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Usted está aquí: Inicio Acerca del CLAD Publicaciones Revista del CLAD Reforma y Democracia Artículos por número publicado 032, Junio 2005 Towards a New Profile of the State in Latin America: the Changes in the Perceptions and Demands of the Citizenship

Towards a New Profile of the State in Latin America: the Changes in the Perceptions and Demands of the Citizenship

Bernardo Kliksberg

In the past decades Latin America has carried out significant State reforms. The reforms were part of the orthodox economic policies and the maxim of the reforms was to minimize the State. Countries in the region reduced the size of the State substantially, both as a percentage of GDP and in the number of functionaries. With this, the message that civil servants were an obstacle to progress spread. The time has now come to evaluate the results of the reforms, which is the current objective of this work.

The report shows that the State in Latin America has shrunk to half the size of developed countries. However, the supposed benefits of reforms have not been fulfilled. Poverty is more prevalent now than it was in 1980 (44% vs. 40%), unemployment has doubled (exceeding 10%), social exclusion has risen sharply (where 25% of young people remain outside of the formal job market and education system), 60% of children live in poverty, and 35% of children under 2 years of age suffer from malnutrition. The extreme weakening of public policies substantially increased inequality in Latin America, which is considered the worst in the world. This is one of the fundamental reasons why a region with such economic potential has such poverty. Meanwhile, the efficiency of the State has not improved and privatization has been accompanied by corruption.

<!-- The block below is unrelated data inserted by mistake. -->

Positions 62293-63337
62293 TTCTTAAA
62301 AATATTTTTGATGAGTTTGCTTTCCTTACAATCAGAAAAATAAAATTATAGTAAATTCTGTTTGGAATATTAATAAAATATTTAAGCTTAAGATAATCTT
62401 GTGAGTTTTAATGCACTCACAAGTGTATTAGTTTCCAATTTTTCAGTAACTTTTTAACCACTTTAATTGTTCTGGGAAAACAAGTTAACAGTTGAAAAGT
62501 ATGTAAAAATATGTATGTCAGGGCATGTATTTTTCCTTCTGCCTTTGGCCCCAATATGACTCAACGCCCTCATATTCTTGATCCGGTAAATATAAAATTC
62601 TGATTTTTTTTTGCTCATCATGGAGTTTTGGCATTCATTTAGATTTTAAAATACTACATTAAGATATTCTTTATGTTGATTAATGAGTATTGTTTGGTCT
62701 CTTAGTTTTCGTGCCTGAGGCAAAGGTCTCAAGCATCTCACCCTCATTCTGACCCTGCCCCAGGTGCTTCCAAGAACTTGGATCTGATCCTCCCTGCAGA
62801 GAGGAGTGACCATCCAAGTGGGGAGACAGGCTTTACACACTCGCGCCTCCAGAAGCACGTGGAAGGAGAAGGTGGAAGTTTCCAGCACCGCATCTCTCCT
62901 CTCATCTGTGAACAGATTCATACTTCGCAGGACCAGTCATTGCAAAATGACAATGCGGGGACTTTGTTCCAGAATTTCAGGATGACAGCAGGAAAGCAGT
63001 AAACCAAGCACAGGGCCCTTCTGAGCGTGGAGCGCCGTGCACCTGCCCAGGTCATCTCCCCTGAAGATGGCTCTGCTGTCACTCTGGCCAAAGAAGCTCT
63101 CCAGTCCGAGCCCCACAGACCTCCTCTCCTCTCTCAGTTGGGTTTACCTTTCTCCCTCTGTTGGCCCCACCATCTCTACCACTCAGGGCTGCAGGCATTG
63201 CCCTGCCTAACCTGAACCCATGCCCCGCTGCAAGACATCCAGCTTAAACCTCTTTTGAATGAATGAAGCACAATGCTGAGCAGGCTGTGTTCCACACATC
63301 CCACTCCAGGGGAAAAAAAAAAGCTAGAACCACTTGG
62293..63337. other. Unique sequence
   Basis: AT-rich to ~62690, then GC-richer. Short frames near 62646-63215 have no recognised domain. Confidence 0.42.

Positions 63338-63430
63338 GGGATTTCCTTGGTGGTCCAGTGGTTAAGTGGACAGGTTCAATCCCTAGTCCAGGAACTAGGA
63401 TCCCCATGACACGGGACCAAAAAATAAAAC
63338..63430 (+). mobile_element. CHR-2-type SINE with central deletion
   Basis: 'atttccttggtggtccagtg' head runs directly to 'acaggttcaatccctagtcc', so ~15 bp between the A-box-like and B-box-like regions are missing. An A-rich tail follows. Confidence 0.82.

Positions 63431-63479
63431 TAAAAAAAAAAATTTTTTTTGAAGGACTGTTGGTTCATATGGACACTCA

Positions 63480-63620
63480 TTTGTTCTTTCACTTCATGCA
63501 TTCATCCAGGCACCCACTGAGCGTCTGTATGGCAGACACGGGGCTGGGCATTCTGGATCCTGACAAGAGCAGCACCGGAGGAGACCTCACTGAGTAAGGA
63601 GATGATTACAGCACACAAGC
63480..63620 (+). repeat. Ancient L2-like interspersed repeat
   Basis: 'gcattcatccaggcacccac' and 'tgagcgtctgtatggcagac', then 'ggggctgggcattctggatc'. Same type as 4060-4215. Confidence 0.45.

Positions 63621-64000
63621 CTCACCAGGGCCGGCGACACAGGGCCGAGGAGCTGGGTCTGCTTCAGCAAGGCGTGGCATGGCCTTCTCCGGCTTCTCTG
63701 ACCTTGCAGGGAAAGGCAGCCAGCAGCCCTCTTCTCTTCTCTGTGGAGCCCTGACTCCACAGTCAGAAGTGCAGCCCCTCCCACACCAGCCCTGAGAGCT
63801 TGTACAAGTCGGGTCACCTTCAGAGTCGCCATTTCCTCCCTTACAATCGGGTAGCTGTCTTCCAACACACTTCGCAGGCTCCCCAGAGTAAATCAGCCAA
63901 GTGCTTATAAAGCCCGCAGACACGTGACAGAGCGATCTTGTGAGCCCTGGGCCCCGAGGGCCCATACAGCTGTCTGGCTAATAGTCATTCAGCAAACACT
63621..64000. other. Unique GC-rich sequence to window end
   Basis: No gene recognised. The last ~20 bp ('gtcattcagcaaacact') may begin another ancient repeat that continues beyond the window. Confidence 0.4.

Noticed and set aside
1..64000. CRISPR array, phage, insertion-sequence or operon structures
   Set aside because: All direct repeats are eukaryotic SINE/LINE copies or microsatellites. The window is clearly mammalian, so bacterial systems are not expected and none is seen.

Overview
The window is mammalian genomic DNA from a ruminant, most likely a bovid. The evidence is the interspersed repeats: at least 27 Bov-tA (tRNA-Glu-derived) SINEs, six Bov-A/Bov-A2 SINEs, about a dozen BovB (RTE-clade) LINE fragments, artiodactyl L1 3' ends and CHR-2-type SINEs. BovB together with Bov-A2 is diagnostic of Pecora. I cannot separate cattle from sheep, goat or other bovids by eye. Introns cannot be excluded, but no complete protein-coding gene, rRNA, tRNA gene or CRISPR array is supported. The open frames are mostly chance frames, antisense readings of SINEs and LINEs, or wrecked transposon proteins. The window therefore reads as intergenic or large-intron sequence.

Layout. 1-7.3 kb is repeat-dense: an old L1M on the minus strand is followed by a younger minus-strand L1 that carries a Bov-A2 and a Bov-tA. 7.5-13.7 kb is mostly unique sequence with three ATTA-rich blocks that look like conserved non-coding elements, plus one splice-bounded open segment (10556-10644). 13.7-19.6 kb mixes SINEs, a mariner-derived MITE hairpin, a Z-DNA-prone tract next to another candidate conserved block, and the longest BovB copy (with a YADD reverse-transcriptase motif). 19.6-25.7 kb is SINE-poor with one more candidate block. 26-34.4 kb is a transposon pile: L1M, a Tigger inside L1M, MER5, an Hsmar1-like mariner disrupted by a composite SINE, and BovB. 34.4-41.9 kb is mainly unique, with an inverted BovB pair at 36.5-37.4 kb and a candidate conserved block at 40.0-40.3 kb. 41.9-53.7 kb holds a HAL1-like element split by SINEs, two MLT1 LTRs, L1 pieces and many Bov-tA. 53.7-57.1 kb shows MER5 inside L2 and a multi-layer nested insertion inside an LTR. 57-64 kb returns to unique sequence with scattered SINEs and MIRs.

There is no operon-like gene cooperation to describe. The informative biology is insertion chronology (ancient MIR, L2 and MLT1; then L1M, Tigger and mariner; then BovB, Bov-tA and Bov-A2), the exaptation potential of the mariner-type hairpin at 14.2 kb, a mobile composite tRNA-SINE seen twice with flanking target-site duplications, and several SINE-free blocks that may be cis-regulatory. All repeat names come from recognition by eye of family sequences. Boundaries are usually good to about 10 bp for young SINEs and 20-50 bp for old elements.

Today, there are new demands from citizens for the strengthening of public policies. Surveys indicate that citizens are disappointed with the policies of the 1980’s and 1990’s which increased social suffering. They now want an active State that is different from those of the past: decentralized, transparent, with a stable administrative career staff, and with a strong social focus. In the surveys, citizens say that the State should be responsible for assuring all the rights that correspond to democracy which include the right to nutrition, health, education, and work while also providing support to small and medium businesses, open access to credit, and democratizing the economy. This work analyzes the disappointments with the reforms, the situation of the State following these reforms, the new social demands, and the profound changes in the role and profile of the State as a response to these demands.


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